Pacers 99, Heat 92 (Series tied 2-2)
The Indiana Pacers battled back against the Miami Heat to even up the Eastern Conference Finals series in a close game Tuesday night. It’s becoming clear that whichever team can keep their momentum going long enough, and late enough in the game, will win this series.
The Pacers got the win in Game 4 by maintaining their rhythm until the final buzzer, limiting Lebron James’ effectiveness in the post and relentlessly attacking the rim. Indiana started the game off right with an 11-0 run, but Miami battled back behind seven quick points from James.
The Heat took a 48-47 lead into the half after James put in a driving lay-up. James showed a little extra emotion after the play, getting in his defensive stance to counter a play that had only 0.4 seconds to be executed. He could have been looking to get a spark out of his teammates.
Whatever motivation ensued during halftime, it worked as the Heat came out with good ball movement and smothering defense to begin the third quarter and took control of the game. After Mario Chalmers hit a jump shot with just over seven minutes left to go in the third, the Heat officially let the air out of Bankers Life Fieldhouse, and an amped up crowd was suddenly silent.
But Indiana was able to counter Miami’s attack with a push of their own, going on an 8-0 run over the next three minutes, a theme for the Pacers on this night. Lance Stephenson’s good side definitely showed up as he put up 20 points on 9-15 shooting, including a clutch buzzer beater at the end of the third quarter.
When TNT’s Craig Sager asked Roy Hibbert about Stephenson’s contributions to the team’s success following the win, he said, “When he plays like that, we’re unstoppable. There’s no defense for what he can do in transition.”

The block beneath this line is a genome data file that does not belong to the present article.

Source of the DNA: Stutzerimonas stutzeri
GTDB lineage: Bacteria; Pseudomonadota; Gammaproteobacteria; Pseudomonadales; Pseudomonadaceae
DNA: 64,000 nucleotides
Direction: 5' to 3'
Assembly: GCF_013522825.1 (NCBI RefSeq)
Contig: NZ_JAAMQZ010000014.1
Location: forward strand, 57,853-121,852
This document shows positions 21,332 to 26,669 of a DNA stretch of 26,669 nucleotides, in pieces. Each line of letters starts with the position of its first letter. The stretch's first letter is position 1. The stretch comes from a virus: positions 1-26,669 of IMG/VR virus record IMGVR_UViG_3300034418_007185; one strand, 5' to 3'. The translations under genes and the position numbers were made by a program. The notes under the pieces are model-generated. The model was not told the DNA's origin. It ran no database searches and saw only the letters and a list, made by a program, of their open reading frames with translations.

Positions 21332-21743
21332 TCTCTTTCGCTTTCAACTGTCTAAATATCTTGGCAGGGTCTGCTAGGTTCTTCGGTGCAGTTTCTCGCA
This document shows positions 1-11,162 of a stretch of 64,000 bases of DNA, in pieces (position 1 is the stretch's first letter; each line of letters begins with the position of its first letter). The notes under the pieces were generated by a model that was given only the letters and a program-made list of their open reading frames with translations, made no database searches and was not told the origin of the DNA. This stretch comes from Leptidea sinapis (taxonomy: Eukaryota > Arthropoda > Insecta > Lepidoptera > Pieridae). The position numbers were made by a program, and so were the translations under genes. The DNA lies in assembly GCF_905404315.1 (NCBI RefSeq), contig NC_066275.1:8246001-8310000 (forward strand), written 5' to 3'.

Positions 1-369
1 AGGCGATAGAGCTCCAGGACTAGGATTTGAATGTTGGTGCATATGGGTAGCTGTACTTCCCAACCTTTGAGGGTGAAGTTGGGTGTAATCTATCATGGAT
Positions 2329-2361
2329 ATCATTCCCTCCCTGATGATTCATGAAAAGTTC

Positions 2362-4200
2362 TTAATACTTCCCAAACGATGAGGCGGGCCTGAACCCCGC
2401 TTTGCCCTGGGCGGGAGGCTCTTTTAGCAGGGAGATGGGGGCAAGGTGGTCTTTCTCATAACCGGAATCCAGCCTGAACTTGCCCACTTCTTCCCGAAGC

Lebron battled back for the Pacers late in the fourth quarter, playing excellent defense on George Hill, while hitting open jumpers from beyond the arc to tie the game up at 83-83 with six minutes left to go. But each team got into serious foul trouble by the end, with foul issues becoming critical for the Heat in particular in the closing minutes.
After hitting a clutch three from the corner with a minute left to go to bring the game within four points, Lebron James committed his sixth and final foul, eliminating any possibility of his late-game heroics. Without Lebron on the floor, head coach Erik Spoelstra was left to draw up a play for either Ray Allen who had hit an impressive shot a few minutes earlier, or his ailing co-star Dwayne Wade. He chose Wade, who came up empty and the Pacers held on to even the series at 2-2.
George Hill played well for Indiana scoring 19 points, hitting 9-10 from the foul line while dishing out six assists. Paul George helped orchestrate the offense when he was on the floor dropping 12 points and grabbing eight boards.
The battle down low went to the Pacers. Chris Bosh, Udonis Haslem and Chris Anderson all struggled for the Heat, combining for only 13 points and seven rebounds. In stark contrast, Hibbert scored a team-high 23 points and added 12 boards, while David West put up 14 and 12. West and Hibbert continually came up with big offensive rebounds and were able to keep seemingly dead possessions alive.
Looking forward, Hibbert isn’t taking his eyes off the prize. In a post game interview, he preached perseverance, “We’re not going anywhere. We’re going back down to Miami to go out there and fight again.”—Daniel Friedman
Game 5 will be played Thursday night in American Airlines Arena in Miami. Tip-off begins at 8:30 p.m. EST on TNT. Quotes from this article were pulled from NBA.com and NBA TV’s live stream of each team’s post-game press conferences.